Burmese-Pali Manuscript.
Credit: Wellcome Library, London. Wellcome Images

If you read enough Buddhist literature you will realise there is not just one Dhamma. The Dhamma that the Buddha taught is not the only one! This can come as a shock to some people but it need not be that way. Everything, from the smallest atomic particle, to the entire universe has its own Dhamma. Every individual person on our planet has their own Dhamma. The roses in you garden, the aphids that attack them and the treatment for those aphids that you use have their own Dhamma. Even your settee has its own Dhamma.

How can this be so?

Dhamma basically means “the way things are”. It’s as simple as that. The Buddha taught Dhamma on a global and cosmic scale, as well as on the day-to-day life scale. He taught how the world works, how suffering is the nature of this world in which we live, and how to escape from that suffering. That is his Dhamma. He taught the Dhamma of this three-dimensional reality. He taught its impermanence, it’s unsatisfactorinss and it’s escape. If we wish to escape suffering, then we best follow his teachings, otherwise we will only end up back here, or worse, if we do not.


Dhamma is how things are. It is their pure nature, it is their fundamental reality. Dhamma explains exactly what makes up the thing in question. Tied in with the concept of Dependent Origination, which is another fundamental concept, you can, with enough practice, understand the true nature of anything you put your mind to. The two concepts may seem difficult to understand at first glance, and I will cover Dependent Origination in a future post, but once you have grasped them, nature falls into place quite easily.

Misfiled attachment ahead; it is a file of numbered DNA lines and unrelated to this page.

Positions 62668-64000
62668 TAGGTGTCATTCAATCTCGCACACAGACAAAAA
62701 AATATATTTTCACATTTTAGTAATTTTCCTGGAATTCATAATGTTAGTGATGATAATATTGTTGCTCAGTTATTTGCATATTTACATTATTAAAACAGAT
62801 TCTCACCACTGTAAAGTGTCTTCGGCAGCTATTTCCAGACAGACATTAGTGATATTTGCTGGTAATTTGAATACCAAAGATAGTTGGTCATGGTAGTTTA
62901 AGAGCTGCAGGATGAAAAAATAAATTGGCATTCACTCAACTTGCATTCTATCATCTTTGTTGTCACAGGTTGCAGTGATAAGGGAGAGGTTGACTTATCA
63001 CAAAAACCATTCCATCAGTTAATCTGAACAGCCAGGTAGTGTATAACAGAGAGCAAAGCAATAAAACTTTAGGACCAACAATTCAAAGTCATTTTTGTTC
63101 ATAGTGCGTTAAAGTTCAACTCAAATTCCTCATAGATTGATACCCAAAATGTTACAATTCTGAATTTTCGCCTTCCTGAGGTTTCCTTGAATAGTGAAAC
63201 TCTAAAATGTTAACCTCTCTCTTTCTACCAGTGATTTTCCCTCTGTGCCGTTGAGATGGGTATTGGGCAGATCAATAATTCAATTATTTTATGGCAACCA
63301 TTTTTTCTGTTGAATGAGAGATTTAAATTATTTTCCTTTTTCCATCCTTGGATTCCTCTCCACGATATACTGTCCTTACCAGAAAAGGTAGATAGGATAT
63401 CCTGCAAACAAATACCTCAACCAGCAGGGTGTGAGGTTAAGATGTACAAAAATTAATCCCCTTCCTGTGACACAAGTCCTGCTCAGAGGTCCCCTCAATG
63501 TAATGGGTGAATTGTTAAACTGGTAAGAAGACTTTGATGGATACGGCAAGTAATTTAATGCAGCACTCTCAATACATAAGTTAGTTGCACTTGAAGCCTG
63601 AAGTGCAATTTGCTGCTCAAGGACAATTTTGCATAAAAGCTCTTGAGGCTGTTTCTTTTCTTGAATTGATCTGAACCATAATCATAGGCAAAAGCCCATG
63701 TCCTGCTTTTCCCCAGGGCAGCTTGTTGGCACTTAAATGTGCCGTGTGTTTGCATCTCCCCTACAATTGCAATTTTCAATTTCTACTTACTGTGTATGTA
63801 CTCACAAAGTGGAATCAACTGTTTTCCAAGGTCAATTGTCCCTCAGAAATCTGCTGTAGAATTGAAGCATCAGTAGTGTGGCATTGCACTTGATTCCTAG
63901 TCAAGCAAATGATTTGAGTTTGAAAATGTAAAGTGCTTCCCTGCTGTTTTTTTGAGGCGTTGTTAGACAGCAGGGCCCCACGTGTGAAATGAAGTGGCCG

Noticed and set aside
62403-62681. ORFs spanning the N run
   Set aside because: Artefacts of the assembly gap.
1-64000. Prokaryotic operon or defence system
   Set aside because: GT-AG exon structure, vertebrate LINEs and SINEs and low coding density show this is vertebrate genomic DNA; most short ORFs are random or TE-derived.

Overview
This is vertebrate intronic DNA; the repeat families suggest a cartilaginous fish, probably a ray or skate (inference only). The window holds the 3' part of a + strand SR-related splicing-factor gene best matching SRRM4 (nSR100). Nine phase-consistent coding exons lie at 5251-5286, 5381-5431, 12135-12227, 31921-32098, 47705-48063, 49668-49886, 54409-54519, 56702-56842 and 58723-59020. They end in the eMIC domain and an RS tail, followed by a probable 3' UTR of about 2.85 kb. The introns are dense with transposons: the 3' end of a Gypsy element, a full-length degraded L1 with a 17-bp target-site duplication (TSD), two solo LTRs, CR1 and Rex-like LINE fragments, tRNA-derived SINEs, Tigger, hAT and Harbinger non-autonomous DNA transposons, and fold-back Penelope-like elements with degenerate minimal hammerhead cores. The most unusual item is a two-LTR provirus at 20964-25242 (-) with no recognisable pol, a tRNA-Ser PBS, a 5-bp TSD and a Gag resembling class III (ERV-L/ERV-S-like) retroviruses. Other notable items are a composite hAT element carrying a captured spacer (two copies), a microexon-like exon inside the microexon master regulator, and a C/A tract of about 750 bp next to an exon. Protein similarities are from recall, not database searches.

Dhamma does not have to be difficult. At it’s essence, it is incredibly simple, which is why the ‘Breath Meditation’ practice is so simple. Simple practices lead to the realisation of simple concepts. They lead to those ‘Ah! That’s how it is!’ moments. Those moments are another step closer to final liberation.

A friend of mine once told me she had been taught a meditative technique that involved watching a pebble grow. Now I never quite got that at the time, but it would be a wonderful practice now. To actually see a pebble grow does not mean you see it get bigger, but it means you see it’s nature and reality as it really is, thus the pebble becomes more than your mind thought it to be in the first place. The pebble is, basically, a pebble, but your understanding of that pebbles nature grows over time. You could use your settee, oven, fridge, best mate or the leader of your country as the subject of your meditation, but a pebble is nice and simple. It will yield the same results thus negating any emotional complications in your practice.

End Notes

As I said earlier, Dhamma explains the way things are. Atoms do what they do, cells do what they do, people do what they do, even nations do what they do. The world exists in the only way it can because of the nature of this three-dimensional reality. The human rebirth leads us to do what we do, whomever we are, and thus suffering takes place. Kamma acts in the way it needs to, whether good or bad, and 99% of the time no-one has a clue that this is the cause of their situation. To escape this round of rebirth and suffering one needs to follow the Buddha’s teachings. It may not happen in this lifetime, or the next, but if you start practicing now, then you have taken the first steps on the road to freedom.